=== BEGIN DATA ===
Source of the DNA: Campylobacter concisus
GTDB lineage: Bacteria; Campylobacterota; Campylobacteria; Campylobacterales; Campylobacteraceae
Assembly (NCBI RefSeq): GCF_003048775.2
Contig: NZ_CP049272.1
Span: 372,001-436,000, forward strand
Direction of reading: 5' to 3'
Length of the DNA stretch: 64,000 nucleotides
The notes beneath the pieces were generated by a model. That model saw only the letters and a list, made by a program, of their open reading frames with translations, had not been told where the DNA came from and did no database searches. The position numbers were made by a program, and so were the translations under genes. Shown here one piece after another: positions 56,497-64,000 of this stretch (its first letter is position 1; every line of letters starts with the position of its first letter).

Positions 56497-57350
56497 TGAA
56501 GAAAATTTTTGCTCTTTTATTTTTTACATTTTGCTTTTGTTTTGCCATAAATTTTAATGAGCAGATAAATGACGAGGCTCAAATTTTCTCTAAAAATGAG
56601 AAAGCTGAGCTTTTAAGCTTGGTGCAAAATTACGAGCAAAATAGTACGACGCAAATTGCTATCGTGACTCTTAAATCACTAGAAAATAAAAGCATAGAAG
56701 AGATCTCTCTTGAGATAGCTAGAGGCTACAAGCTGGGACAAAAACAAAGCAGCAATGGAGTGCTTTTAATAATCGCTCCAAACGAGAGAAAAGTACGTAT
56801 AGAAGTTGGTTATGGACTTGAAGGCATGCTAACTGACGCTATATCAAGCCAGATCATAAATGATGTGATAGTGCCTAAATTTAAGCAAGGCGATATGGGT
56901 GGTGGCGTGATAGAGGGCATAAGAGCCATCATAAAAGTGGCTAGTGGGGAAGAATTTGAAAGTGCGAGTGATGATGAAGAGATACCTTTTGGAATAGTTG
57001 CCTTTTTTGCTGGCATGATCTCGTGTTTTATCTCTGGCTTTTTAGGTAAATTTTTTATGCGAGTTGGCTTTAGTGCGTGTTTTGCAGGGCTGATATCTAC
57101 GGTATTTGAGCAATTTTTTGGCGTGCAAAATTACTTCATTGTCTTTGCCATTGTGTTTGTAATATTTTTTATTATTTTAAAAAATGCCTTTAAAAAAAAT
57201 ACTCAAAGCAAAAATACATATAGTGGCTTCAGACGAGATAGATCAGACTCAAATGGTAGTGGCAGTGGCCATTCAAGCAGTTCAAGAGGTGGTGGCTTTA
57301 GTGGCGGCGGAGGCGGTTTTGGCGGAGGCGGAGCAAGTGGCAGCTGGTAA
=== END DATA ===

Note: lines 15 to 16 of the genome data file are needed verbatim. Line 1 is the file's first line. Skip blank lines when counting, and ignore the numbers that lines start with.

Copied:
56901 GGTGGCGTGATAGAGGGCATAAGAGCCATCATAAAAGTGGCTAGTGGGGAAGAATTTGAAAGTGCGAGTGATGATGAAGAGATACCTTTTGGAATAGTTG
57001 CCTTTTTTGCTGGCATGATCTCGTGTTTTATCTCTGGCTTTTTAGGTAAATTTTTTATGCGAGTTGGCTTTAGTGCGTGTTTTGCAGGGCTGATATCTAC